Sunday, February 5, 2006
Meet the moderate undergraduates.
Because I'm not yet bored of demographic, psychological, and sociological studies of political affiliation, I recommend Erin O'Donnell's "Twigs bent left of right: Understanding how liberals and conservatives differ, from conception on" (Harvard Magazine Jan/Feb 2006).
An item for religious politics junkies: 21 percent of college students in a 2005 survey fall midway between traditional liberal and traditional conservative political views. Among the things they have in common: "faith" is important to them. One-third of these students are African American or Hispanic. John Della Volpe, who conducted the study, says about them: "They're very concerned about the moral direction of the country. They believe that religion should play a more important role in government, and they believe in school choice. But they also believe that healthcare is a right if it can't be afforded, and they're very, very strong advocates for the environment." They were equally divided between Bush and Kerry in the last election.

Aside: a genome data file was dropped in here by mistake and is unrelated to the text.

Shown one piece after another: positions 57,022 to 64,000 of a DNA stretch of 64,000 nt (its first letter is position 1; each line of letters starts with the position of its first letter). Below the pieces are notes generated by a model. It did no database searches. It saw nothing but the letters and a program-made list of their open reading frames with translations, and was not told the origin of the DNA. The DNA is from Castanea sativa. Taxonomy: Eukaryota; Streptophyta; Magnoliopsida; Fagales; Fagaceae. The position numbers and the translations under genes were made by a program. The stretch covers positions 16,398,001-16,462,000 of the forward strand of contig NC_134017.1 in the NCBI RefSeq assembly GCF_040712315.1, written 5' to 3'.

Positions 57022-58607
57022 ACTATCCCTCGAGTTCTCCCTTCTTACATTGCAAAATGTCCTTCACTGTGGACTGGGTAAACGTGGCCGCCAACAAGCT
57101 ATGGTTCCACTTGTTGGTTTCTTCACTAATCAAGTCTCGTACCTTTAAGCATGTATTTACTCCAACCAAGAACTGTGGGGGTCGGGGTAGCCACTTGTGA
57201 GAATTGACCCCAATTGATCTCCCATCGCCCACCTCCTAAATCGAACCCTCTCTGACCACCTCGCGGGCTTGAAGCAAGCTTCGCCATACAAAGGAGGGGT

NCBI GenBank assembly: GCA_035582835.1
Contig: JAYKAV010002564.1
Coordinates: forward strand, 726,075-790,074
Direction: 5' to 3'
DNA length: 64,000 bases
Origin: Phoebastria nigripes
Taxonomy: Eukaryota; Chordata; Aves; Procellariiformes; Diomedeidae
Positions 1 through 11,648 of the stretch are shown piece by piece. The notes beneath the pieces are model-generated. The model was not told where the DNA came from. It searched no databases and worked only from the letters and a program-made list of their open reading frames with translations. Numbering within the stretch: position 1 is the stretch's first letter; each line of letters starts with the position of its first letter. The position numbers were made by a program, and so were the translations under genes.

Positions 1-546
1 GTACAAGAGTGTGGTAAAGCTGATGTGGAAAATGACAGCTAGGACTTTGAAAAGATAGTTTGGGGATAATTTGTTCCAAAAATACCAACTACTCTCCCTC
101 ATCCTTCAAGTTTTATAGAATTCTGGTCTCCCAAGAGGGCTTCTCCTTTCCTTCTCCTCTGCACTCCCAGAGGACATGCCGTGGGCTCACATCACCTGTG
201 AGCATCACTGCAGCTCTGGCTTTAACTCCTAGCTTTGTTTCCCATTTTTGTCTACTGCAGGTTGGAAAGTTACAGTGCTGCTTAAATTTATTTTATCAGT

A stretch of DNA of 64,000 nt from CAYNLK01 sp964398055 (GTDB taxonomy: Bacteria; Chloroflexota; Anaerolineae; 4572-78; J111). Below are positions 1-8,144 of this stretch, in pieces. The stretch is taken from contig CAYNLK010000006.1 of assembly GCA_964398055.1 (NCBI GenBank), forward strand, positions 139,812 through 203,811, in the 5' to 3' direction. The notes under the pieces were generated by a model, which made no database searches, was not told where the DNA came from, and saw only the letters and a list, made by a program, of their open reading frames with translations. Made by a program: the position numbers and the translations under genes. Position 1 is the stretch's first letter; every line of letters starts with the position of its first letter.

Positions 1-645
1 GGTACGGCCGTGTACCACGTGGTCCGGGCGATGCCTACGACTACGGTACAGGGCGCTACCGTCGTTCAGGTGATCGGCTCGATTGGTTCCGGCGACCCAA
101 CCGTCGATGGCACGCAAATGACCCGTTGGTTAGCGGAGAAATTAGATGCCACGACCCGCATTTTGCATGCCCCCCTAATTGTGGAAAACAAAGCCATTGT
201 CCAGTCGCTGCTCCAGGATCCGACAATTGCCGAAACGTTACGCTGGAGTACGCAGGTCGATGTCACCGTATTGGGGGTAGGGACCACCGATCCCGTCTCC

Copyright © 2006 by Philocrites | Posted 5 February 2006 at 9:09 AM